'L’Enfant-Femme' shows us images of girls on the road to womanhood

 Rania Matar captures individuality and universality in every frame, allowing each girl to engage the camera as she sees fit.

L’Enfant-Femme By Rania Matar Damiani 152 pp.

Photographer Rania Matar’s third publication, L’Enfant-Femme, is a celebration of girlhood in transition. A gifted portraitist, her oeuvre is girls and women. Having moved to the United States from Lebanon to flee civil war in 1984, Matar, a trained architect, began photographing her own children. In return trips home, she documented the diversity of Middle Eastern women’s lives. Today she works in both countries to reveal the essential female self from childhood to womanhood irrespective of cultural differences.

The images are thoughtful, compelling, and honest. Matar captures individuality and universality in every frame, allowing each girl to engage the camera as she sees fit. Her only request: that they do not smile. The result is a complex range of emotions. The journey toward womanhood, with its expectations, demands, and hopes, is difficult to express. Yet Matar captures the essence of the struggle. Each girl is a chrysalis – in the process of becoming.

Alia stands in front of a metal door and concrete wall painted as red as her tank top and plaid pants. Leaning with her right hip jutting out, she tilts her head to the side. Her dark eyes are as large as those of the Tweety Bird character emblazoned on her shirt. Her expression is soft, slightly quizzical. Background fan-shaped décor encircles her black hair like a flamenco dancer’s peineta. With her dangling earrings, she exudes a free spirit, ready to take wing. Yet on another page, Grace bites her nails and crosses her legs, a slight slouch forward. Sarah stands at the top of a staircase, looking self-possessed in black flats and a summer smock.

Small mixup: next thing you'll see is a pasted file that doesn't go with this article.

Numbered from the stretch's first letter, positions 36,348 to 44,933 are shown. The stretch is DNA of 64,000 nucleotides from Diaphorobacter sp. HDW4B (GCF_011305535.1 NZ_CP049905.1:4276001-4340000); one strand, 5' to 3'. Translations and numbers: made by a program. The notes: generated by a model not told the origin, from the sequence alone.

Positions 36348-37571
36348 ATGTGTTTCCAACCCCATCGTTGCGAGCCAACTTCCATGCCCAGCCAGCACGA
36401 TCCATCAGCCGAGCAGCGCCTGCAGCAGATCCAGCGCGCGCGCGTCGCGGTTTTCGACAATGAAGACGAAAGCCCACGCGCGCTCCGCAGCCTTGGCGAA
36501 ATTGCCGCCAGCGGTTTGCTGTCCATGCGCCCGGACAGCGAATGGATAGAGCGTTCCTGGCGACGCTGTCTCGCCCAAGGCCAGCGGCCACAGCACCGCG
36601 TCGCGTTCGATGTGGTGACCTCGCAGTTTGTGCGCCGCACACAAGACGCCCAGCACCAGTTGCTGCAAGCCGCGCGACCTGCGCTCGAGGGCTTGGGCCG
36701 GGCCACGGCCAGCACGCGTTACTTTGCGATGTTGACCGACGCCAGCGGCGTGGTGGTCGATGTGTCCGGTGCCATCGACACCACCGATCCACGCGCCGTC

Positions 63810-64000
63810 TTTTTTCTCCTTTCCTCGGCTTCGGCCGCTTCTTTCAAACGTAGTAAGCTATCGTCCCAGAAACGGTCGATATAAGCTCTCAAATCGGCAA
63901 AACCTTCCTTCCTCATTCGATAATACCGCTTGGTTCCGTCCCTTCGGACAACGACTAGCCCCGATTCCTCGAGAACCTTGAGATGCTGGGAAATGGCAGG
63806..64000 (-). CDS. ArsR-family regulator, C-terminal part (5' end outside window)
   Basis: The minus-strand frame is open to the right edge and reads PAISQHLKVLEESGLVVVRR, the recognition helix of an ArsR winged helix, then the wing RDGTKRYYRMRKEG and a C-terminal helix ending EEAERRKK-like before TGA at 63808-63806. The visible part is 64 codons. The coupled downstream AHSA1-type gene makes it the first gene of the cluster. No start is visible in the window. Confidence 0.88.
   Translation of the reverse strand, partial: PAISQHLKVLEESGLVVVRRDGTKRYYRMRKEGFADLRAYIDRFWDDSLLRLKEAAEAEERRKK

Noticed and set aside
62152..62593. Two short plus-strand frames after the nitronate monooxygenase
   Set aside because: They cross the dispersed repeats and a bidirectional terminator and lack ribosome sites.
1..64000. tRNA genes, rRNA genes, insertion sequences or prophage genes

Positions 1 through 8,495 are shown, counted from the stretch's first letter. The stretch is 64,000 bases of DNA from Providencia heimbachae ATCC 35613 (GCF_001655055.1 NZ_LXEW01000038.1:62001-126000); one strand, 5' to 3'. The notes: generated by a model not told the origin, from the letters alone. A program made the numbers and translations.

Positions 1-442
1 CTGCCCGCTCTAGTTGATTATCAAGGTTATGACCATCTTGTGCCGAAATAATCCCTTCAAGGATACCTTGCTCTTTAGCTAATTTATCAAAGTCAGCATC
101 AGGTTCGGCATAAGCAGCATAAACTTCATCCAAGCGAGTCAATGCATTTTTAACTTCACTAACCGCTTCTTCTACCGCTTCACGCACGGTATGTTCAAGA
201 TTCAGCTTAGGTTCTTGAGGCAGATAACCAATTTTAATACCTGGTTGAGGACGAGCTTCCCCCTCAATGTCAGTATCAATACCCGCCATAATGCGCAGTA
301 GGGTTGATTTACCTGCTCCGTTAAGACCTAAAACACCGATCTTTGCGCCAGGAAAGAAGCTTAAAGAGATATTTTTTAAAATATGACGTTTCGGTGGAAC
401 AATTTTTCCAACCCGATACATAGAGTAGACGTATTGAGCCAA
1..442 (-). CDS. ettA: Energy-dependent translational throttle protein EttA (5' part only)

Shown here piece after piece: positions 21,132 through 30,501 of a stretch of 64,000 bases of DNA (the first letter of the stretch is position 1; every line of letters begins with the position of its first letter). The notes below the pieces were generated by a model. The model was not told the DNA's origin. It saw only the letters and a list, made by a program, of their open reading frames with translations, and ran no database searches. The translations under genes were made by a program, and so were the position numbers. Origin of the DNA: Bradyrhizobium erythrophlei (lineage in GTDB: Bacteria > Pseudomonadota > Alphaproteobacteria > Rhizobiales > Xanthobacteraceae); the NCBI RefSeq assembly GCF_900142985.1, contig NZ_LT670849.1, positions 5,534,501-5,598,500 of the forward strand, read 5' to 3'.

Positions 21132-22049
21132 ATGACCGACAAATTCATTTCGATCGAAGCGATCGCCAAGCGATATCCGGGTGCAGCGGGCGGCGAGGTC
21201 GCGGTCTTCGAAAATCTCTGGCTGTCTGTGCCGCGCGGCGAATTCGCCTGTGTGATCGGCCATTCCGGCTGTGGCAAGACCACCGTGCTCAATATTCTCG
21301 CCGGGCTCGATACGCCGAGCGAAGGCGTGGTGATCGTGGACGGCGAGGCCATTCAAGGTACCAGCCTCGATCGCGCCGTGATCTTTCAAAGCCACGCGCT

Matar’s award-winning photography is straightforward. Her attention to detail is subtle and so graceful that leafing through the pages is like observing a ballet. The light is soft, the colors vivid, the compositions formal yet intricate.  

Matar solidified her international reputation with her second book, “A Girl and Her Room,” a remarkable study of girls’ self-expression. In “L’Enfant-Femme,” she de-emphasizes the background. We face these girls directly. That is Matar’s genius – the ability to express femaleness without restriction or expectation.
Joanne Ciccarello  is a former Monitor photo editor and an adjunct professor of photojournalism at Emerson College and Northeastern University.

You've read  of  free articles. Subscribe to continue.

Dear Reader,

About a year ago, I happened upon this statement about the Monitor in the Harvard Business Review – under the charming heading of “do things that don’t interest you”:

“Many things that end up” being meaningful, writes social scientist Joseph Grenny, “have come from conference workshops, articles, or online videos that began as a chore and ended with an insight. My work in Kenya, for example, was heavily influenced by a Christian Science Monitor article I had forced myself to read 10 years earlier. Sometimes, we call things ‘boring’ simply because they lie outside the box we are currently in.”

If you were to come up with a punchline to a joke about the Monitor, that would probably be it. We’re seen as being global, fair, insightful, and perhaps a bit too earnest. We’re the bran muffin of journalism.

But you know what? We change lives. And I’m going to argue that we change lives precisely because we force open that too-small box that most human beings think they live in.

The Monitor is a peculiar little publication that’s hard for the world to figure out. We’re run by a church, but we’re not only for church members and we’re not about converting people. We’re known as being fair even as the world becomes as polarized as at any time since the newspaper’s founding in 1908.

We have a mission beyond circulation, we want to bridge divides. We’re about kicking down the door of thought everywhere and saying, “You are bigger and more capable than you realize. And we can prove it.”

If you’re looking for bran muffin journalism, you can subscribe to the Monitor for $15. You’ll get the Monitor Weekly magazine, the Monitor Daily email, and unlimited access to CSMonitor.com.

QR Code to 'L’Enfant-Femme' shows us images of girls on the road to womanhood
Read this article in
QR Code to Subscription page
Start your subscription today